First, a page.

Wondering what you can do to make this your greenest Super Bowl party ever? These tips will help you score an eco-win on game day.
No matter who wins the Feb. 4 matchup between the New England Patriots and the Philadelphia Eagles in Minneapolis, this year’s Super Bowl LII will be a victory for the green sports movement. If all goes according to plan, it will be a “zero-waste” Super Bowl. Here’s how they’re doing it.
In the fight against food waste, a handful of states have enacted policies that ban some generators of food waste from sending food scraps to landfills. These laws are new, so data about their effectiveness isn’t widely available yet, but a pair of reports from Vermont and Massachusetts were released recently that show these policy solutions are making headway.
When musician and environmental activist Jack Johnson invited us to join him for an elementary school compost lesson (and schoolyard concert) in Hawaii, we grabbed a film crew. Watch our new mini documentary to learn more about one of the music industry’s greenest musicians and how the island of Oahu deals with its food waste.
A group of the country’s foremost experts and business leaders concerned with food waste convened in Stanford, Calif., on March 9 for the release of a report that could be a turning point in the movement to reduce food waste in the United States. The first of its kind, the report looks at the problem of food waste through an economic lens. It analyzes the costs and benefits of various solutions to the problem and offers up strategies for putting the solutions into action. Here are some of the most exciting findings.
Don’t let Old Man Winter put the freeze on your composting efforts! He’ll try his best to thwart you by turning your piles to ice, slowing down microbes, shooing away composting crawlies, and stealing away the sun. Still, composters with a fire for recycling food scraps can melt through any Polar Vortex, Arctic Assault or plain ol’ cold snap to make sure the job gets done. Here are a few tips and strategies for making winter composting a success from Rebecca Louie, author of Compost City.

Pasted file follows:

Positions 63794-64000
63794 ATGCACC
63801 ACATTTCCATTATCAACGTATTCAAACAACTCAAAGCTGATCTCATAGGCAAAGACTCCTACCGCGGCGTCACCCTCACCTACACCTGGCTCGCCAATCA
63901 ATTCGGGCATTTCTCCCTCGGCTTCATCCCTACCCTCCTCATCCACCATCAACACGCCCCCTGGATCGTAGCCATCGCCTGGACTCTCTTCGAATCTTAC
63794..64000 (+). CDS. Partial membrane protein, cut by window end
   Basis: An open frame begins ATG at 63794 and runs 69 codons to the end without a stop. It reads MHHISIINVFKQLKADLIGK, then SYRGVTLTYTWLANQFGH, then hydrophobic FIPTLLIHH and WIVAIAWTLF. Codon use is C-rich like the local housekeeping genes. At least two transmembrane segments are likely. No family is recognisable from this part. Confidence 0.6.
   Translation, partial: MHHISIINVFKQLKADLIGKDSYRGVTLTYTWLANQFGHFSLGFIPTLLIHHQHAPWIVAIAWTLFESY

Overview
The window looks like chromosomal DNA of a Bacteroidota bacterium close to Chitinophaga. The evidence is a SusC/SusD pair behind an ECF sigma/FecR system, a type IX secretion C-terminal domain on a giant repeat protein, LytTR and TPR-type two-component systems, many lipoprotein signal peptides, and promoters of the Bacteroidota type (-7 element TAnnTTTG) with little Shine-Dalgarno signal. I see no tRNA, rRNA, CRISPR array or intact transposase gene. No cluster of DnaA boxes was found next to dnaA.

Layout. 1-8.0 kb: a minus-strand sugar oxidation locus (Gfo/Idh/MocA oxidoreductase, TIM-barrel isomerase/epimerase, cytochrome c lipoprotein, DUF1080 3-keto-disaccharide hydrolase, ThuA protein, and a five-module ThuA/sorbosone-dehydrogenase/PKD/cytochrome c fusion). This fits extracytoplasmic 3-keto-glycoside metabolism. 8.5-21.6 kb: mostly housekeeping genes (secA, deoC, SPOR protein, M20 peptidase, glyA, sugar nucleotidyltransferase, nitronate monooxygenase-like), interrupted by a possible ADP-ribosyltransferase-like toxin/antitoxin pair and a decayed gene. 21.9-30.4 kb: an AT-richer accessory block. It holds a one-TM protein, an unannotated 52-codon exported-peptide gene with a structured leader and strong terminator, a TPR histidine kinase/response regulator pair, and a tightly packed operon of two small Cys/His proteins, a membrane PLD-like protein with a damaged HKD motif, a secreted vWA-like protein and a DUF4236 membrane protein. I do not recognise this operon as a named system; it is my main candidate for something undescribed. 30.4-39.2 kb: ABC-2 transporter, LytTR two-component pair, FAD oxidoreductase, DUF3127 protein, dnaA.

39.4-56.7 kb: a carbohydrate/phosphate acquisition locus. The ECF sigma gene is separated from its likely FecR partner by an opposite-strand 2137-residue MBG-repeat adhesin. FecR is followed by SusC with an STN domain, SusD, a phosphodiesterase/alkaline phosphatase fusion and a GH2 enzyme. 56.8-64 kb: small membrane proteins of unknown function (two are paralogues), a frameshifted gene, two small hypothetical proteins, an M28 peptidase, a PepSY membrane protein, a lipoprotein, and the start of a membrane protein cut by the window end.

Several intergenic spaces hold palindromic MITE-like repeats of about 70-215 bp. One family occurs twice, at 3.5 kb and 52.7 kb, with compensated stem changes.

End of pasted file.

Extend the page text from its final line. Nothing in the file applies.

Whether we’re eating peanuts in the cheap seats or grazing from buffets in a luxury box, eating is an integral part of cheering on our favorite teams. But game-day noshing contributes to the problem of food waste, and many sports leagues and events are taking notice. Sustainable America recently conducted a pilot program with NASCAR to speed up the food waste reduction movement.
Although the concept of a lunch hour has changed in recent decades, millions of Americans still eat in the workplace nearly every day. That means that millions of sandwich crusts, banana peels and coffee grounds (lots of coffee grounds) get tossed out in the office garbage. Although many employers and corporate office buildings in America have implemented successful workplace recycling programs, few can say the same about composting programs. Here’s a look at how we started an office composting system, and you can too!
On Superbowl Sunday, we partnered with a local culinary competition event to help them compost their food waste. We just learned that the event diverted more than four times as much waste to compost than last year’s event — that’s 2,840 pounds of food scraps and compostable items that are being recycled into a nutrient-rich soil supplement instead of being incinerated!
The numbers are one thing to celebrate, but Chilifest has also helped us reach an important milestone as an organization. We’re now equipped with the tools and expertise to help even more events around the country compost their food waste.
In case you missed some, here’s a roundup of our most popular blog posts of the year. Based on this list, it seems that our readers are all working on ways to waste less, garden more and learn about the latest fuel-saving technologies. Keep it up! We’ve got lots of great content planned for 2015.